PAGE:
Izhar Patkin, The Jewish Museum, The Messiah's glAss
In conjunction with the new exhibition, Izhar Patkin: The Messiah's glAss, The Jewish Museum is presenting four programs in September and October. Highlights include a discussion with artist Izhar Patkin in the Museum's galleries on Thursday, September 27; and screenings of French director Nurith Aviv's trilogy of films about the Hebrew language, FROM ONE LANGUAGE TO ANOTHER, on Thursdays, September 27, October 11 and October 18. These programs are free with museum admission.
For further information regarding programs at The Jewish Museum, the public may call 212-423-3200, or visit the Museum's website at TheJewishMuseum.org/patkinprograms.
Artist Izhar Patkin will speak about his work, currently on view in Izhar Patkin: The Messiah's glAss. He will connect his art and themes to the new exhibition, Crossing Borders: Manuscripts from the Bodleian Libraries. This program is the first in The Jewish Museum's new series, Writers and Artists Respond, featuring thought-provoking discussions and performances led by artists, musicians and writers in the Museum's galleries.
Izhar Patkin was born in Israel in 1955 and has lived in the United States since 1977. He gained recognition in the mid-1980s with The Black Paintings, done in white ink on black rubber curtains. These were an inventive visual adaptation of Jean Genet's play The Blacks: A Clown Show. His work has been collected in depth by the Solomon R. Guggenheim Museum; the Museum of Modern Art; the Whitney Museum of American Art; the Tel Aviv Museum of Art; the Open Museum, Tefen; the Los Angeles County Museum of Art; the Museum of Contemporary Art, Los Angeles; and many other prominent institutions. He has exhibited extensively worldwide. The artist's major mid-career museum survey, The Wandering Veil, is currently on view at the Tel Aviv Museum and at The Open Museum in Tefen, northern Israel. The show will travel to MASS MoCA in 2013.
Tickets: FREE with Museum admission. Stools will be provided on a first come, first served basis. Museum hours are Saturday, Sunday, Monday, and Tuesday, 11am to 5:45pm; Thursday, 11am to 8pm; and Friday, 11am to 4pm. Museum admission is $12.00 for adults, $10.00 for senior citizens, $7.50 for students, free for children under 12 and Jewish Museum members. Admission is free on Saturdays. For general information on The Jewish Museum, the public may visit the Museum's website at http://www.thejewishmuseum.org or call 212-423-3200. The Jewish Museum is located at 1109 Fifth Avenue at 92nd Street, Manhattan.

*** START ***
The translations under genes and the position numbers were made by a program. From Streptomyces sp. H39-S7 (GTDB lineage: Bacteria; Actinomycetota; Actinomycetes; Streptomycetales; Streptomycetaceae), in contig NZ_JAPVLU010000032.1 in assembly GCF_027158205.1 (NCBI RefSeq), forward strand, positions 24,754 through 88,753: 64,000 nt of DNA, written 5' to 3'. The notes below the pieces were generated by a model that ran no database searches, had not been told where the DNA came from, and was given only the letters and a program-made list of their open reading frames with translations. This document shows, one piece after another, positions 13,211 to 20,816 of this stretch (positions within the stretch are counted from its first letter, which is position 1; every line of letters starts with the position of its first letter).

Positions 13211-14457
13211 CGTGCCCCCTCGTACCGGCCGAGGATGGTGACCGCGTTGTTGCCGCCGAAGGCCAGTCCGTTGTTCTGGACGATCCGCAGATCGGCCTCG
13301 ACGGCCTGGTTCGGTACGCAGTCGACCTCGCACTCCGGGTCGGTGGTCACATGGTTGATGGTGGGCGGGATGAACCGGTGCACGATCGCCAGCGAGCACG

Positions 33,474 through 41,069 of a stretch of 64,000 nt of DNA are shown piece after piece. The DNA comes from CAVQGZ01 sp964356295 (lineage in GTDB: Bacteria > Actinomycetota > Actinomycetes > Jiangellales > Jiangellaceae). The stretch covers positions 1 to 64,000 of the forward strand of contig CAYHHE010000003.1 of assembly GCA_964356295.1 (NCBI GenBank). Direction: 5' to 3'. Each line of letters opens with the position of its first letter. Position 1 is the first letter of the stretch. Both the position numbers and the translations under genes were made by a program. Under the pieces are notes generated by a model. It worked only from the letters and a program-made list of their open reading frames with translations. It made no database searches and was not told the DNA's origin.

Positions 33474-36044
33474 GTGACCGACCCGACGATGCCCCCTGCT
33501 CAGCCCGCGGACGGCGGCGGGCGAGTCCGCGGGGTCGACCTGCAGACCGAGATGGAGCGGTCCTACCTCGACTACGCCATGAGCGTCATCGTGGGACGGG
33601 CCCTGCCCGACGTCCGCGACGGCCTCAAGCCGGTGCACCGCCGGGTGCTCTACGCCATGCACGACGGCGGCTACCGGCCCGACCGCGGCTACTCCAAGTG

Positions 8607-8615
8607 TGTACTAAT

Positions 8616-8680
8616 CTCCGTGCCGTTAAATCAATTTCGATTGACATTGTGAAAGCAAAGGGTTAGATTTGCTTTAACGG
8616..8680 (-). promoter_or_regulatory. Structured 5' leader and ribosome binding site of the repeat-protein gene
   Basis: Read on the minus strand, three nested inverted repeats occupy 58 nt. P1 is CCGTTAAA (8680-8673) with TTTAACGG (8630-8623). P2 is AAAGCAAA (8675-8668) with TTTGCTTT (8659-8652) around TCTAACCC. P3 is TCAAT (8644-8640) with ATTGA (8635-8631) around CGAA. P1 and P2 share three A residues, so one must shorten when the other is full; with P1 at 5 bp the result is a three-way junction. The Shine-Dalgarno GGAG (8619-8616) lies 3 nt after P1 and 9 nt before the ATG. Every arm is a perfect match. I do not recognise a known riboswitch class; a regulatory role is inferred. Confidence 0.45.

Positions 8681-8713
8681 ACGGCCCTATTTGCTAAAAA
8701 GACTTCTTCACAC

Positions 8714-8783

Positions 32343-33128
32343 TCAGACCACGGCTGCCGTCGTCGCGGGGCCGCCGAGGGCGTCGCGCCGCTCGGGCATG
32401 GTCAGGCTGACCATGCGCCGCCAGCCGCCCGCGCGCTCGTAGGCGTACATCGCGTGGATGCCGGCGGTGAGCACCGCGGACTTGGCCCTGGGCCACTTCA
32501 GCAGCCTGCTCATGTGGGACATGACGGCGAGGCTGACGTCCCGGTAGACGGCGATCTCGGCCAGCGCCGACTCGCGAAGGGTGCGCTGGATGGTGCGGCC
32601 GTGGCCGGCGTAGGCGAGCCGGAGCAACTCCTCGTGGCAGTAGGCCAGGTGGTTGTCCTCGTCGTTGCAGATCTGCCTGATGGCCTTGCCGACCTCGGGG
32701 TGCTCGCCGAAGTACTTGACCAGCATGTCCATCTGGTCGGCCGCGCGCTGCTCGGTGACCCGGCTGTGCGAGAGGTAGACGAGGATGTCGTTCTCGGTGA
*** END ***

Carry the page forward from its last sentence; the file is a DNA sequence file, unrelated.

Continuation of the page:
In Israeli-born French filmmaker Nurith Aviv's documentary trilogy, FROM ONE LANGUAGE TO ANOTHER, writers, poets, artists and translators from various countries and ethnic backgrounds examine the relationship between their native languages and Hebrew, and between different levels within Hebrew itself.
Nurith Aviv is the first woman to be recognized as a Director of Photography by the Centre national de la cinématographie (National Center of Cinematography) in France. She has worked on over 100 films, both fiction and documentaries, collaborating with such filmmakers as Agnès Varda, Réné Allio and Amos Gitai, and has directed ten documentaries of her own. A retrospective of her films was shown in the Jeu de Paume Museum in Paris in 2008.
Thursday, September 27 at 4 pm: TRADUIRE/TRANSLATING (2011, 70 minutes), the third part of the trilogy, is receiving its United States premiere. The film explores the challenges that face translators who work to bring Hebrew texts to the rest of the world. The translators discuss the challenges they face in bringing works of ancient, medieval and contemporary Hebrew literature to other audiences. Nurith Aviv will introduce the film, and participate in a Q&A with artist Izhar Patkin following this screening.
Thursday, October 11 at 11:30 am: FROM LANGUAGE TO LANGUAGE (2004, 52 minutes), the first part of the trilogy, foreign-born Israeli poets, writers and artists discuss the difficult relationship between their mother tongues and their acquired Hebrew. As acclaimed author Aharon Appelfeld says, "I am still afraid that I might lose this language. Sometimes I wake up with the fear that my Hebrew, learned at great pains, would fade away and vanish. I want to catch it and I can't." From Language to Language was awarded the Best Film Prize at the DocAviv International Documentary Film Festival in 2004.